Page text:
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What is the function of a collapsed wave?

  1. Apr 22, 2010 #1
    What is the function of a "collapsed" wave?

    I know from observing the particle in a dual slit experiment the wave function collapses and the results becomes something like 2 lines, but is there a function that defines the two lines?

    Does it just collapse to a function of how the particles would act if they were treated as particles rather than wave-particles? If so, was it experimentally proven, or just assumed?
  2. jcsd
  3. Apr 22, 2010 #2
    Re: What is the function of a "collapsed" wave?

    The wave function 'collapse' of a single particle is a single spot on the screen or film. To see the entire pattern you need more than one photon.

    Have you seen an interference pattern from two slits? There is a specific function that depends on wavelength, the distance between the two slits, and the distance to the screen. For a more comprehensive treatment, the width of the slits is also a factor such displayed in the image below.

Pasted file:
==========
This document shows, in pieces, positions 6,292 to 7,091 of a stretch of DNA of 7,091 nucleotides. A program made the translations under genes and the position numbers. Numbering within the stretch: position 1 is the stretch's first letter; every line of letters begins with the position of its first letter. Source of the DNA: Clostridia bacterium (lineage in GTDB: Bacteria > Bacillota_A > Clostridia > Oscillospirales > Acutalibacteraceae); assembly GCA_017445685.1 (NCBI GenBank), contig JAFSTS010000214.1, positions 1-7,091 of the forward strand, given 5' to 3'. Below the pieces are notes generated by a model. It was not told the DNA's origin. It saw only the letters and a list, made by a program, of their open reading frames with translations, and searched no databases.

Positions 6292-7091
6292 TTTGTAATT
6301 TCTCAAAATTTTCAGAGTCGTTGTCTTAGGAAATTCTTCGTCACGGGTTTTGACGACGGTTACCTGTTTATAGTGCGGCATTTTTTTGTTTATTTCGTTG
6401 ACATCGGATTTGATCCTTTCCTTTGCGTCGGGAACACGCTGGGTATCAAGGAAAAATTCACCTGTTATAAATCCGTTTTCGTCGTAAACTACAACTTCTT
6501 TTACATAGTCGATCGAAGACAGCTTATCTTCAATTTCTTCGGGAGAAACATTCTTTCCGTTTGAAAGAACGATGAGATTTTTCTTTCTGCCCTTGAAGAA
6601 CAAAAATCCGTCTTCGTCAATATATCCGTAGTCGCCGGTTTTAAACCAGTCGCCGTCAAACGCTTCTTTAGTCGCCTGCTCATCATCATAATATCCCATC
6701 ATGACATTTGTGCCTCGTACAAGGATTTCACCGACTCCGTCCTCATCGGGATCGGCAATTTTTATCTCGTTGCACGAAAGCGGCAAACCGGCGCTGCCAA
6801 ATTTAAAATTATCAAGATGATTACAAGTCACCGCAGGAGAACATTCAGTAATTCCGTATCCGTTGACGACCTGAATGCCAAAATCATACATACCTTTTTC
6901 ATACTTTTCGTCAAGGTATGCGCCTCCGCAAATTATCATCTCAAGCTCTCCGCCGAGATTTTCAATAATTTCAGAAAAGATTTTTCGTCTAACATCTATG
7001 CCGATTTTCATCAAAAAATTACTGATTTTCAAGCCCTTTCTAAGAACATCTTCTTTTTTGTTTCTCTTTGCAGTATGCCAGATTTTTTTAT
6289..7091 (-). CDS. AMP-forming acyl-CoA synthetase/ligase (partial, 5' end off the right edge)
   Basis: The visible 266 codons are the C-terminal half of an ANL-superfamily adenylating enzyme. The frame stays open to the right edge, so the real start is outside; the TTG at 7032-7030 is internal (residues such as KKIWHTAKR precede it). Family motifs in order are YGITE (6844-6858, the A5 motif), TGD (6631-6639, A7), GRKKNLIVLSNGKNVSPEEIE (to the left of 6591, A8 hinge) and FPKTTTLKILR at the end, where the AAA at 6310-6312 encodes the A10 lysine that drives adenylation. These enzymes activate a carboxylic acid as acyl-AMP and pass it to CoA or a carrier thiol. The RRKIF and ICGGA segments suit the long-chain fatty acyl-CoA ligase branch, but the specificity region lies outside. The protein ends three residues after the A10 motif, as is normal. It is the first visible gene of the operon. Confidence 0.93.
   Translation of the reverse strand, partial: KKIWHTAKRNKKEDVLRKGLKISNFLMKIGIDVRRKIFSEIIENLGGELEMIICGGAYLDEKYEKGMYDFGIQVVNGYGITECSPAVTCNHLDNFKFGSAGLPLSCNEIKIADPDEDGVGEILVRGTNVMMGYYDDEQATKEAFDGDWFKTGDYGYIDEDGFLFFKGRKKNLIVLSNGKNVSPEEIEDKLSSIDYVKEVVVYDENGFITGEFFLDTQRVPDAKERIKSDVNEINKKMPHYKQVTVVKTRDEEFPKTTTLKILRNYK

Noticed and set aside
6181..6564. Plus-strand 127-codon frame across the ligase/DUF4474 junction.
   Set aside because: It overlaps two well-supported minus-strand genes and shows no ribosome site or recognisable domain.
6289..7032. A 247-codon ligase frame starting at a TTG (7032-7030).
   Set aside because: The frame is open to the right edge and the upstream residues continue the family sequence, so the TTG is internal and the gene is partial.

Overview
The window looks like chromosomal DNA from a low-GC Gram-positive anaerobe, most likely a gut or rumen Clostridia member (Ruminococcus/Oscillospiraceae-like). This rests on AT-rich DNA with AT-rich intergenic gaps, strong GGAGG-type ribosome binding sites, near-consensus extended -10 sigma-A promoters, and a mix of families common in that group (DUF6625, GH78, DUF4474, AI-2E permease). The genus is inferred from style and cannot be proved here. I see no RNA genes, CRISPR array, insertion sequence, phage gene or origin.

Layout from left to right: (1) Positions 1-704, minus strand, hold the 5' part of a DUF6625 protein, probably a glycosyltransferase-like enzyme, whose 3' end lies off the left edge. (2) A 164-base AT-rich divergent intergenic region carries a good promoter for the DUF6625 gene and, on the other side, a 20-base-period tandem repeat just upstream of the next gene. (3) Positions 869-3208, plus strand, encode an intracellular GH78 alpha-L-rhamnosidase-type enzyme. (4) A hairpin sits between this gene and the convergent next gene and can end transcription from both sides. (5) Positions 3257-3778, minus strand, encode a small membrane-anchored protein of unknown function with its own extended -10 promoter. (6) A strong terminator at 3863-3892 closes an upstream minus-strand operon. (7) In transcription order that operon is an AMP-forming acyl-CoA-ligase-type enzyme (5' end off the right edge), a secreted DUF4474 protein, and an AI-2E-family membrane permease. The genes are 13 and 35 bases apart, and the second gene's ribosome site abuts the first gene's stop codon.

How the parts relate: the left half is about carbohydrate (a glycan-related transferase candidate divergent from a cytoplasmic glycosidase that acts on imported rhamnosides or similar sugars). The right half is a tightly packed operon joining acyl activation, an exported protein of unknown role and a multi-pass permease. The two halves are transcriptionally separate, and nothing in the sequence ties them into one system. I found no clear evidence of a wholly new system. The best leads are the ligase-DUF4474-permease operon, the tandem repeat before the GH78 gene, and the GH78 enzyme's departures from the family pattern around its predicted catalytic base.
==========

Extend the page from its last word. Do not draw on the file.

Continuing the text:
[PLAIN]http://www.colorado.edu/physics/phys2020/phys2020_f98/lab_manual/Lab5/Image2109.gif [Broken]
    Last edited by a moderator: May 4, 2017
  4. Apr 22, 2010 #3
    Re: What is the function of a "collapsed" wave?

    The function is called the dirac delta function.
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